The global publishing market faces that challenge today!
"The pressure is on to publish much more, but with fewer internal resources" says top executives at Penguin Random House and HarperCollins..
The simple response by publishers in the past decade has been to outsource and in many cases offshore basic editorial and production tasks to third-parties.
Historically, a solution but for many publishers one which has had varying degrees of success.
The rise of editorial and production resource pools in India, China, Asia, eastern Europe and now central and south America with cheaper hourly rates has met that offshore demand for lower editorial and production costs. But at what price?
Clearly, the ability for offshore vendors to provide language skilled editorial and production workers can be a limiting factor. As John Pettigrew of Futurepoofs comments “I’ve rarely seen British, or American-English proofreading moved overseas where the product is for a domestic market - a fluent speaker in one country has a different dialect to a fluent speaker in another country and it’s hard to work successfully across those barriers.”. Similarly, John Bond of White Fox makes a similar observation for editorial copy-editing.
Another issue can be that for some publishers the time-zone turnaround times for editorial copy, make offshore outsourcing tricky. US publishers often prefer to outsource to the Far East rather than India due there being a 10 hour time-zone difference with the east-coast US publisher. Perhaps not so much of a concern with suppliers working on a 24-hour basis.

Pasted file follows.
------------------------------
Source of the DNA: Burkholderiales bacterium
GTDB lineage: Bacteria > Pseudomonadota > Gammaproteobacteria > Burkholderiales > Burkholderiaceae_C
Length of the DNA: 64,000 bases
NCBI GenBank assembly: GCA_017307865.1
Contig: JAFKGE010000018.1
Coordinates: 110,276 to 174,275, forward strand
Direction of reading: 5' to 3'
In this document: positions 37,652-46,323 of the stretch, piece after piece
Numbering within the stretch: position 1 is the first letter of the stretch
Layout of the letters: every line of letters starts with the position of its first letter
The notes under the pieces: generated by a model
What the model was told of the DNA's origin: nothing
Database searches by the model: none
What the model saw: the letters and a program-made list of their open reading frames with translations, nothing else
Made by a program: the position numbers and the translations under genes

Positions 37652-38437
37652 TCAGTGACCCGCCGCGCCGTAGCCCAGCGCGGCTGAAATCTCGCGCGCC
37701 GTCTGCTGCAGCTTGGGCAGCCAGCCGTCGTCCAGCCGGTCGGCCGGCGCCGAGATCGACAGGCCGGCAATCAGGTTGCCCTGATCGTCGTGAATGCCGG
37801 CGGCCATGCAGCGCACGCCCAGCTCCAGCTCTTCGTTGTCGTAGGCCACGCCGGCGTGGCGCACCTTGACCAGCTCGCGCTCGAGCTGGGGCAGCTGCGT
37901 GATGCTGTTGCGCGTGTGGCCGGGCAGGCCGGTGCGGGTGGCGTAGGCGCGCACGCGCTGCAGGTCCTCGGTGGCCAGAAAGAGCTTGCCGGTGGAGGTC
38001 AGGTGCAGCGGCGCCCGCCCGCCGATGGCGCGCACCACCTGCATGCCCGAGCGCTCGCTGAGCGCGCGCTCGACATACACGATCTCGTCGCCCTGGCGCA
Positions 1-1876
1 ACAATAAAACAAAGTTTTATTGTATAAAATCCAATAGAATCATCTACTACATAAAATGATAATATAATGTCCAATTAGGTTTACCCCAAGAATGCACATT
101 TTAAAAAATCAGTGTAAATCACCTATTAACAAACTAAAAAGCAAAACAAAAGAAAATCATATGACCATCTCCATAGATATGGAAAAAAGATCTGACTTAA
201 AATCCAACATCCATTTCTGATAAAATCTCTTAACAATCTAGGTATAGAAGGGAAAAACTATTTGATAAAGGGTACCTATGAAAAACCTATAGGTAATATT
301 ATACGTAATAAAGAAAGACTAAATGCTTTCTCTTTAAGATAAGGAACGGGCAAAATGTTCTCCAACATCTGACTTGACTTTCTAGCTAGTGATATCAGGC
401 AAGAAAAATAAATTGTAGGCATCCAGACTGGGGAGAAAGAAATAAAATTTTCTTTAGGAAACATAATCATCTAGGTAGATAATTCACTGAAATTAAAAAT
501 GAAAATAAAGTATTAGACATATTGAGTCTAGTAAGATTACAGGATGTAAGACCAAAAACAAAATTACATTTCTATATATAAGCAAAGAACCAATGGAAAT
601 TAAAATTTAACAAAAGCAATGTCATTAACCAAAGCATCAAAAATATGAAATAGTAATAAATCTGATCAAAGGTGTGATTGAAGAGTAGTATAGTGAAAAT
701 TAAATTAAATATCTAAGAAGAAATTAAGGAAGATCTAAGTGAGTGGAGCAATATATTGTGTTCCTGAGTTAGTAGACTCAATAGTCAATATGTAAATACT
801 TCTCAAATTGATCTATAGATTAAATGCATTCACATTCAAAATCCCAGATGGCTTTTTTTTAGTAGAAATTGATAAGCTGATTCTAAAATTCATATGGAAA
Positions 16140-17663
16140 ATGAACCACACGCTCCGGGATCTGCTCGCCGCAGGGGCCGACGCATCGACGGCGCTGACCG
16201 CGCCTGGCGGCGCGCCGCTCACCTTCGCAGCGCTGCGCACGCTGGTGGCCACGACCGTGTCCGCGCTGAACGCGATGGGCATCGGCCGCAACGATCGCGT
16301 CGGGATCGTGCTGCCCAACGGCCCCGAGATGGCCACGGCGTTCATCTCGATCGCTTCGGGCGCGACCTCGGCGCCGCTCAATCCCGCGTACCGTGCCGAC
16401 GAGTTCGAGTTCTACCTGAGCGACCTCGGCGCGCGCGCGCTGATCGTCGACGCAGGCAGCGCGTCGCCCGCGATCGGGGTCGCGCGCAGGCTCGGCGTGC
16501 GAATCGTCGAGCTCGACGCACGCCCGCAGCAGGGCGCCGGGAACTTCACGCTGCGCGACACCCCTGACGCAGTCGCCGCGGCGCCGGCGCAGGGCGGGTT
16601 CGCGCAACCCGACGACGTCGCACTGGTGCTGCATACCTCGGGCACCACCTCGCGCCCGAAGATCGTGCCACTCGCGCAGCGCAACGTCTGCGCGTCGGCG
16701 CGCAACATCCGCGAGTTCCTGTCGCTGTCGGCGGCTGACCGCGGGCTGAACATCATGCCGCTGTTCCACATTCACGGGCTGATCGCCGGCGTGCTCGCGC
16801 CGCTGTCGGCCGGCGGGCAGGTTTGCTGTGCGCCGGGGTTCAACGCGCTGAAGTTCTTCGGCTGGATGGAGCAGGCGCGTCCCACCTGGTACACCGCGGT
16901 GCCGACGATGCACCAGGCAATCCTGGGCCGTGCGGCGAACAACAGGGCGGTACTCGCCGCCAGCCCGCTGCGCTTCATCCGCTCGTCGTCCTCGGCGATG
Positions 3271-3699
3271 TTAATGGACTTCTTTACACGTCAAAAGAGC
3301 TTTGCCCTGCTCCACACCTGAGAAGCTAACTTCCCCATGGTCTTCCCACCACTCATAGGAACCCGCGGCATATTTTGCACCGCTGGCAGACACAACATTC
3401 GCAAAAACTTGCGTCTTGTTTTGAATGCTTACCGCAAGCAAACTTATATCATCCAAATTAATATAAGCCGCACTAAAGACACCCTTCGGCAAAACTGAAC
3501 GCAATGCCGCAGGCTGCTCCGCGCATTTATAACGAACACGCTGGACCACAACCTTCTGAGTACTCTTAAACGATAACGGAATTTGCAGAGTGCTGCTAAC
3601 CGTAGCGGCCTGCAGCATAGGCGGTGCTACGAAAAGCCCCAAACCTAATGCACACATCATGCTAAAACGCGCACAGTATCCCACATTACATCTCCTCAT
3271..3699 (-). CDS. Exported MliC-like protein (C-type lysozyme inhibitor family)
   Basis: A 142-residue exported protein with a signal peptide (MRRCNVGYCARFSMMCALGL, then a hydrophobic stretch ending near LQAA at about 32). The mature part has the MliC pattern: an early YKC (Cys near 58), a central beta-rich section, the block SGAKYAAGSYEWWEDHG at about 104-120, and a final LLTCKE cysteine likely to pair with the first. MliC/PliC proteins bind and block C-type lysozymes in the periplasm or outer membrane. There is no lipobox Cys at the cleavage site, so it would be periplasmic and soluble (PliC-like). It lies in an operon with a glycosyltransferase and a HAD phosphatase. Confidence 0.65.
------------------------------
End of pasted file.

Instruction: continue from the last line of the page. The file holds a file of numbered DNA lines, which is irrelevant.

More recently, with the currency fluctuations in the UK & US markets forward planning on budgets has led to variable costs certainly for UK publishers.
It's not unusual for production work to take 24 to 72-hour to turnaround. In the US there is additional pressure of Donald Trump's political spectre urging corporations to onshore work, which had previously been sent offshore.
Increasingly, in a faster moving markets such as digital early trade publishing looking to promote volume. Using appropriate production infrastructure to get the job done locally with existing trained staff is an approach where the pressure on quick turnaround, for digital first publication, offshoring can lead to a higher level of errors. As resources in publishers become stretched, loss of control in the editorial production process can led to increased stress and missed internal publishing targets.
The answer for publishers must be to automate their existing editorial and production workflows!
Perhaps the very first thing a publisher receives is the author's manuscript.
The processing of the manuscript into a consistent publisher friendly format of known layout is perhaps the first editorial rung on the publishing ladder. A step which for many editorial assistants and editors, can be frustratingly time consuming process.